Meanwhile my crypto sights list has grown to a small cryptologic travel guide. It lists over 60 cities (from Adelaide to Zurich) along with their cryptologic sights.

050-Shugborough

Of course, the Shugborough inscription is listed, just as Bletchey Park, the Cheltenham Listening Stones, and the Cyrillic Projector. Among the museums on the list are the Deutsches Museum (Munich) and the HeinzNixdorf MuseumsForum (Paderborn).

I’m sure there are a lot more cryptologic sights than are contained in my list. If a reader knows one, I would be interested to learn.


Further reading: The NSA crypto museum asks for support: Who can solve these encrypted postcards?

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Kommentare (10)

  1. #1 Dampier
    17. Mai 2017

    Very nice idea!
    Wouldn’t it make sense to sort the places by country? Or by continent/country?
    Other ideas: an interactive map or a Google Earth overlay … ok, thats a lot of work …

  2. #2 Thomas
    17. Mai 2017

    Couldn’t find the German Spy Museum (Berlin) in your list.

    Enjoy the HCC in castle Smolenice!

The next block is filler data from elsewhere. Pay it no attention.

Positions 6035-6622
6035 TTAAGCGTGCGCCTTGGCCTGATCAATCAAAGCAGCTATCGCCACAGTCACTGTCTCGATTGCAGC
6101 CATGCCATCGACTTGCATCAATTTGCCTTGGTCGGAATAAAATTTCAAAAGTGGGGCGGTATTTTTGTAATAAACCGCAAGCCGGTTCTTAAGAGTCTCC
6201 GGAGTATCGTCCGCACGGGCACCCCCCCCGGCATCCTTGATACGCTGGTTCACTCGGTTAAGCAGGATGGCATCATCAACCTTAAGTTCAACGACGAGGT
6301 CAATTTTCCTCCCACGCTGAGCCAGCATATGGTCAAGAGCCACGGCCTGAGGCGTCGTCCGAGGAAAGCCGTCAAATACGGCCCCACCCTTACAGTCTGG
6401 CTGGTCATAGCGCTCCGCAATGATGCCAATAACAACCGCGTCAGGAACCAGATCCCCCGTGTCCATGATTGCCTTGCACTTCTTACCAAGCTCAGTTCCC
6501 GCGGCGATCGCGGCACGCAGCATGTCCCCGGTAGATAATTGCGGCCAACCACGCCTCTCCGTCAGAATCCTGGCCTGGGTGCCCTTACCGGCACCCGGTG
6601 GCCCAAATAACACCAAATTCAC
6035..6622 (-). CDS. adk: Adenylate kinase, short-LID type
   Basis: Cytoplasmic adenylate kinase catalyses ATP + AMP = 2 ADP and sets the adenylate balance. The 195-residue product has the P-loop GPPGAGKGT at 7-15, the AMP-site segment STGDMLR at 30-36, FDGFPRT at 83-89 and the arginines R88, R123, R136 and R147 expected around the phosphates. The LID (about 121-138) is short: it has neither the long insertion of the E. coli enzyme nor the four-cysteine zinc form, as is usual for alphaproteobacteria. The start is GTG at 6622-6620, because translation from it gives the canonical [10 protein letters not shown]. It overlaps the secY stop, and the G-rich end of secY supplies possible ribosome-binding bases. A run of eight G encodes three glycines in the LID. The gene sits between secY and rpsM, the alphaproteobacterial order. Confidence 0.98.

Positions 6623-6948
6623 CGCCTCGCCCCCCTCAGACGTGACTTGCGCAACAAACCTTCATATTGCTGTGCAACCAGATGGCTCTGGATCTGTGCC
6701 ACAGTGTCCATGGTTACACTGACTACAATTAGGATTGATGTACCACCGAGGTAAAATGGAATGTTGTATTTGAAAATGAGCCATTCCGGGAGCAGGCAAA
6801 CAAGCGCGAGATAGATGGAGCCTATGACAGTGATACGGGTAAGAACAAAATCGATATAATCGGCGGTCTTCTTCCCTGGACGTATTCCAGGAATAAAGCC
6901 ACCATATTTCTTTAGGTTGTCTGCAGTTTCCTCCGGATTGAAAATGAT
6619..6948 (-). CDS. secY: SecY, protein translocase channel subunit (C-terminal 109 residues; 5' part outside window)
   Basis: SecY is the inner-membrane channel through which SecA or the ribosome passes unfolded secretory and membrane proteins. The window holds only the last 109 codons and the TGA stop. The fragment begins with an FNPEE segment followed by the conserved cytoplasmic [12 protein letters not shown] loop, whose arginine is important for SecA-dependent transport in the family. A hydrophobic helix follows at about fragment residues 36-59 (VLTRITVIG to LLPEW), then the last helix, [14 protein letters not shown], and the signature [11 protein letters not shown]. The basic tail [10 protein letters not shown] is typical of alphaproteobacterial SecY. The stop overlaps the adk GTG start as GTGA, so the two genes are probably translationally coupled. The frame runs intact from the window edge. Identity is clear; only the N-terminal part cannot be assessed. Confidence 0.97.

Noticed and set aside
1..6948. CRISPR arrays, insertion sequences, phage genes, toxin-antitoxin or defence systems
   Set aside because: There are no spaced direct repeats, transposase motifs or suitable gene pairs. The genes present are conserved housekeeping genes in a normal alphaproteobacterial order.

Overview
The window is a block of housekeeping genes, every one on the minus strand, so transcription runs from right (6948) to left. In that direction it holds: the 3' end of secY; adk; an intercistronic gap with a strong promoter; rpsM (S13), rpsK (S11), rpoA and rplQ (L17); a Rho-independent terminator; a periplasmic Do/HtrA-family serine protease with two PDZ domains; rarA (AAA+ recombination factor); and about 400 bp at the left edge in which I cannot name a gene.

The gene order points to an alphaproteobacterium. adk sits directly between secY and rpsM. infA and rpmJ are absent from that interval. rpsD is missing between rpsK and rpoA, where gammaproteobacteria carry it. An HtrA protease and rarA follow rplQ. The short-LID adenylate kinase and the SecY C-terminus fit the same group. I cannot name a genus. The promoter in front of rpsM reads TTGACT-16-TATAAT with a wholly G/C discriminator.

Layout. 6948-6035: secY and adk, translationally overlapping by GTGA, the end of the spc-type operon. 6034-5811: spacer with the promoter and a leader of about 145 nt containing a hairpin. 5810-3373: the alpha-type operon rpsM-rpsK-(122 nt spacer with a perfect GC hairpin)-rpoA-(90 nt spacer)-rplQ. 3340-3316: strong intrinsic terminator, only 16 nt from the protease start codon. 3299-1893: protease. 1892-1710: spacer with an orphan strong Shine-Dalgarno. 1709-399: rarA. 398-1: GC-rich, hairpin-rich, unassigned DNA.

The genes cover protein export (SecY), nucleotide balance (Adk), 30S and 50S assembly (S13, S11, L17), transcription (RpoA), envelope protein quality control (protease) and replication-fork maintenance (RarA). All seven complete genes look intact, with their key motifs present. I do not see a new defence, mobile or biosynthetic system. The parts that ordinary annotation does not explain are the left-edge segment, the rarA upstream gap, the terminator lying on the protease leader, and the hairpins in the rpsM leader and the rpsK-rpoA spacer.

3. #3 Lercherl
    18. Mai 2017

    Including Innsbruck (Goldenes Dachl) and Klosterneuburg seems a bit arbitrary. These are just typical chronograms. There are literally thousands of chronogram inscriptions all over Europe, most of them in the former Holy Roman Empire, that is, in Austria, Hungary, Czech Republic and other countries of East and Central Europe.

  4. #4 Klaus Schmeh
    18. Mai 2017

    @Thomas: Thanks for the hint. I have added the spy museum to the list.

  5. #5 Klaus Schmeh
    18. Mai 2017

    @Lercherl: I agree, Klosterneuburg is a chronogram. It doesn’t make much sense to list all the chronograms here, as there are too many. However, the Goldenes Dachl is not a chronogram, but an unreadable inscription.

  6. #6 Lercherl
    19. Mai 2017

    @Klaus Schmeh

    Ok, I didn’t know about the Goldenes Dachl inscription. I thought you referred to the chronogram: https://de.wikipedia.org/wiki/Datei:Goldenes_dachl.jpg